The Anglia region has streets with the fastest and the slowest internet connections in the country.
An engineer in Cambridge has built a robot that can complete a standard Rubik's Cube in just over three seconds - setting a new record.
A team of scientists at Rothamsted have been working on a plant - to create a new variety of flax which contains Omega 3 fish oils
Suffolk County Council says it's on target to have superfast broadband in 85% of homes in the county in two years.
A report by the National Audit Office said Suffolk was one of four areas in the country that would fail to meet a government target of 90% having high-speed internet access.
Suffolk says more than 8,000 properties would have better broadband by Christmas 2013.
The rest of the programme would be delivered by 2015 with every household having access to at least 2 MegaBits per second download speed.
Mark Bee, Leader of Suffolk County Council, said: "We consulted with residents and businesses about the kind of broadband service they wanted. They told us that they would rather we rolled out superfast broadband to 85% of the population with the remaining 15% receiving an improved broadband speed."
An eco racing car designed by students at Cambridge University, to take part in a gruelling three-thousand kilometer race across Australia, has been unveiled today.
The car, called 'Resolution', is the only UK entry into the World Solar Challenge. Each year, it involves forty teams from universities and colleges around the world. Starting in Darwin, entrants must use nothing but solar generated power. The first to reach Adelaide wins.
A government target of getting superfast broadband into 90% of homes by 2015 is running two years behind schedule.
The high-speed internet access would be 24 Megabits per second or higher.
There was a wide-range of government funding allocations in the Anglia region which were based of a finance model of broadband need:
- £15.4 million for Norfolk
- £14.3 million for Lincolnshire
- £11.7 million for Suffolk
- £6.8 million for Cambridgeshire and Peterborough
- £6.5 million for Essex
- £4.2 million for Buckinghamshire and Hertfordshire
- £4.1 million for Northamptonshire
- £2.0 million for Bedfordshire and Milton Keynes
Norfolk and Suffolk are among only four areas of the UK that are currently projected to fail to meet a government target on high-speed broadband roll-out.
The government has set a target of 90% of homes connected to superfast computer networks by March 2017.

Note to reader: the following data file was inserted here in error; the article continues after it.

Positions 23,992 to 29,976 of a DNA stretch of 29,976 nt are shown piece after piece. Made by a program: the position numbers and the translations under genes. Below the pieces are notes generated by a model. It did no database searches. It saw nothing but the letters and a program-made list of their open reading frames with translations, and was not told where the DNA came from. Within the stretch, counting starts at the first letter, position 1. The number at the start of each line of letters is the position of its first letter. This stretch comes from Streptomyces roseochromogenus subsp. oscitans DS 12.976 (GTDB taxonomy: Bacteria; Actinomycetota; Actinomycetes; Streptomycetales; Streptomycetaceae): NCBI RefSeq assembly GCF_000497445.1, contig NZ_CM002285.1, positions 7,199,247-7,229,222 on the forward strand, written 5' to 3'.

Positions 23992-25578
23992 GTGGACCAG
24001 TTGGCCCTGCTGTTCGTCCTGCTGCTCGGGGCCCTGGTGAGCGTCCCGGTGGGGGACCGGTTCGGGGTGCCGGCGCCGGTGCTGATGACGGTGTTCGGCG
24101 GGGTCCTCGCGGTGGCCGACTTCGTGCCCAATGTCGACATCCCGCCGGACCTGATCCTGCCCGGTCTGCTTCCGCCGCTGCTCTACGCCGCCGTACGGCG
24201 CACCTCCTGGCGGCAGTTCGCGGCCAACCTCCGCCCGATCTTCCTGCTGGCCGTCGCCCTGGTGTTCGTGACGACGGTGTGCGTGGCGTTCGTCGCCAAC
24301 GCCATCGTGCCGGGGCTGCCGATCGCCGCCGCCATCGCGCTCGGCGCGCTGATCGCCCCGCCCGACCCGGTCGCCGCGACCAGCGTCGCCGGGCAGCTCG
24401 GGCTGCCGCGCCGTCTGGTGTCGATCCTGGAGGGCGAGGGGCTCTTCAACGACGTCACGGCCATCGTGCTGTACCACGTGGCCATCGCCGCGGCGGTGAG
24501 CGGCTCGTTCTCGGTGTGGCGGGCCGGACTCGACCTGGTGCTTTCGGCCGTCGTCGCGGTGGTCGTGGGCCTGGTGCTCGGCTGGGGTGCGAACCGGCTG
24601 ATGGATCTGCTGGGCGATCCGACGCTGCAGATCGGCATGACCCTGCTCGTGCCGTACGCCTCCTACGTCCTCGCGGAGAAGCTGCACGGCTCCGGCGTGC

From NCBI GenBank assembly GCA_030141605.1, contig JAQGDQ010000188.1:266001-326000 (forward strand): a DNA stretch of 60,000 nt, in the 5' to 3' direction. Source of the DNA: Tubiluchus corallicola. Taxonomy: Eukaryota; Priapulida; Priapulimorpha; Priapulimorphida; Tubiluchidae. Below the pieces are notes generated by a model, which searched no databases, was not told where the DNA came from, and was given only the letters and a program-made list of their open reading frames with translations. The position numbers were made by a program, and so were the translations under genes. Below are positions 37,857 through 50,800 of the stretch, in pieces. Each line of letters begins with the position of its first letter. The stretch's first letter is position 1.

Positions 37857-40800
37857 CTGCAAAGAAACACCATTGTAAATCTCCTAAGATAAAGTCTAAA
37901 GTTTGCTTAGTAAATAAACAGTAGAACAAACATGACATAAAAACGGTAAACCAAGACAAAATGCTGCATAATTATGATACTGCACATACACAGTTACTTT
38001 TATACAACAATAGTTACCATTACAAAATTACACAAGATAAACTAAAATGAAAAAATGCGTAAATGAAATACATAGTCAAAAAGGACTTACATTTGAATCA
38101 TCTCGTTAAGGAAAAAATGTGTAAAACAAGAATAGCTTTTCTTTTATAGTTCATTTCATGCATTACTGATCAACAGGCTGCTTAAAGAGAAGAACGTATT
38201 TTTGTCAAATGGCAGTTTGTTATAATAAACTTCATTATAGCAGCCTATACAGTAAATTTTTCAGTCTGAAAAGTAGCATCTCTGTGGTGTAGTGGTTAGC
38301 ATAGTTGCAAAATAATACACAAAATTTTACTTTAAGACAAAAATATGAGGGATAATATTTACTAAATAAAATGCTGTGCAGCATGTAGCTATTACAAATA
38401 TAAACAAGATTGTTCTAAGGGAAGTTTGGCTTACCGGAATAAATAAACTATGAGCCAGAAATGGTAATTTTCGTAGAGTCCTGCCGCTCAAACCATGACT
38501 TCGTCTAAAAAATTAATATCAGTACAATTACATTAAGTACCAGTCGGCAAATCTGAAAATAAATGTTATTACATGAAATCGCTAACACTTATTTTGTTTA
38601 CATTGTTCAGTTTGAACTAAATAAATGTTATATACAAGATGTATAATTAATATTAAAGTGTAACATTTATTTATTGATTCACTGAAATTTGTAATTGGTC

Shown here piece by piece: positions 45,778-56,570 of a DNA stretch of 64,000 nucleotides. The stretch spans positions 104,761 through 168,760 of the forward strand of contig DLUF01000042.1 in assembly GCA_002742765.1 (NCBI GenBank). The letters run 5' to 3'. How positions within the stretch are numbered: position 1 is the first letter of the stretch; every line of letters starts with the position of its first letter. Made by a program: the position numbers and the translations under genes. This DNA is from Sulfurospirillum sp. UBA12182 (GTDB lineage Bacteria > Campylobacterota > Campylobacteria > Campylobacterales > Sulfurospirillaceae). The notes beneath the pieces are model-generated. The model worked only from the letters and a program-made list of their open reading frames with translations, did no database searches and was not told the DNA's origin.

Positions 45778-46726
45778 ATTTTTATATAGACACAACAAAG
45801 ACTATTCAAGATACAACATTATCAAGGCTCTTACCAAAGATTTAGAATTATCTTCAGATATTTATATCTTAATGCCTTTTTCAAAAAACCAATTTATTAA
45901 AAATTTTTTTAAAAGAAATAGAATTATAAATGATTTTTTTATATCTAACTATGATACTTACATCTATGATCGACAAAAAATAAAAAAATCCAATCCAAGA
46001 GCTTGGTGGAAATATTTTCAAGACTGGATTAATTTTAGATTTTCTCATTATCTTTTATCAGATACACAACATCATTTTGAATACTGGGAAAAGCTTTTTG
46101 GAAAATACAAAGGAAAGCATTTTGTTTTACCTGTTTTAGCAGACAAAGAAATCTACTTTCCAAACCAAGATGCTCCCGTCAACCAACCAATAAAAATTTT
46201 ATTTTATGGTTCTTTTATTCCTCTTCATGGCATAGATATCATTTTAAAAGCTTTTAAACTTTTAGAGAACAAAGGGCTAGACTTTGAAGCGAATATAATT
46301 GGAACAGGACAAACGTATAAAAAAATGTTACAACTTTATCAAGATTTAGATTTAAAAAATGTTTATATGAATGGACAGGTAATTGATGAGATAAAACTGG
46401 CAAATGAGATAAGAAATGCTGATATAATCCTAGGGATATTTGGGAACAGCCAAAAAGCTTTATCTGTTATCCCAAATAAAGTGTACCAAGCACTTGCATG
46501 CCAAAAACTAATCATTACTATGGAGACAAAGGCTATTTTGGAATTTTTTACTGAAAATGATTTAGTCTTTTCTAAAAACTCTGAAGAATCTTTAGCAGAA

The National Audit Office says Norfolk and Suffolk won't meet that target and more funding may be needed in the two counties.
So far £15.4 million has been allocated in Norfolk and £11.7 million in Suffolk.
A village in Norfolk is set to become the first in the county to get high-speed broadband and the first in a nationwide government project to upgrade its internet links.
Croxton near Thetford is being connected to the high-speed fibre network and the village is marking the occasion with a special celebration.
In addition, 30 locations around Norfolk are set to get faster broadband at least three months earlier than previously anticipated as part of the Better Broadband for Norfolk programme, which is a partnership between Norfolk County Council and BT.
The world's biggest offshore wind farm has been officially opened by the Prime Minister.
The London Array is situated 12 miles off Clacton in Essex. The £1.8 billion windfarm covers 95 square miles and can create enough energy to power three quarters of the homes in Essex.
The project is being hailed as good for jobs, particularly after claims the East could produce up to 75% of the country's energy supply in the future.
But there are some that say it's not so good for taxpayers, with critics claiming green energy will cost each household more than £600 a year by 2020.
Click below to watch a video report from ITV News Anglia
David Cameron said Britain is a "great place to invest" as he heralded the opening of the world's largest offshore wind farm close to the coast of Essex.
Mr Cameron described London Array, in the outer Thames Estuary, as a "big win for Britain" which proves the country is capable of delivering large-scale projects.
The Prime Minister spoke at the inauguration of the fully functioning wind farm which reached full capacity earlier this year with the commissioning of its 175th and final turbine.
All of its turbines export power to the national grid and could produce enough green electricity to power nearly half a million homes a year.
The Prime Minister has officially opened the world's biggest offshore windfarm.
The London Array covers 245 square kilometres and is situated 12 miles off the Essex coast. It's hoped it will bring jobs to the East.
The official opening comes on the same day that a new £11m energy sector training centre is set to be built in Great Yarmouth.
Click below to watch a report from ITV News Anglia's Malcolm Robertson
The Prime Minister David Cameron has opened a huge new wind farm off the coast of Essex.
The London Array is described as the world's largest offshore wind farm. It has 175 wind turbines and can generate enough power for 500,000 homes.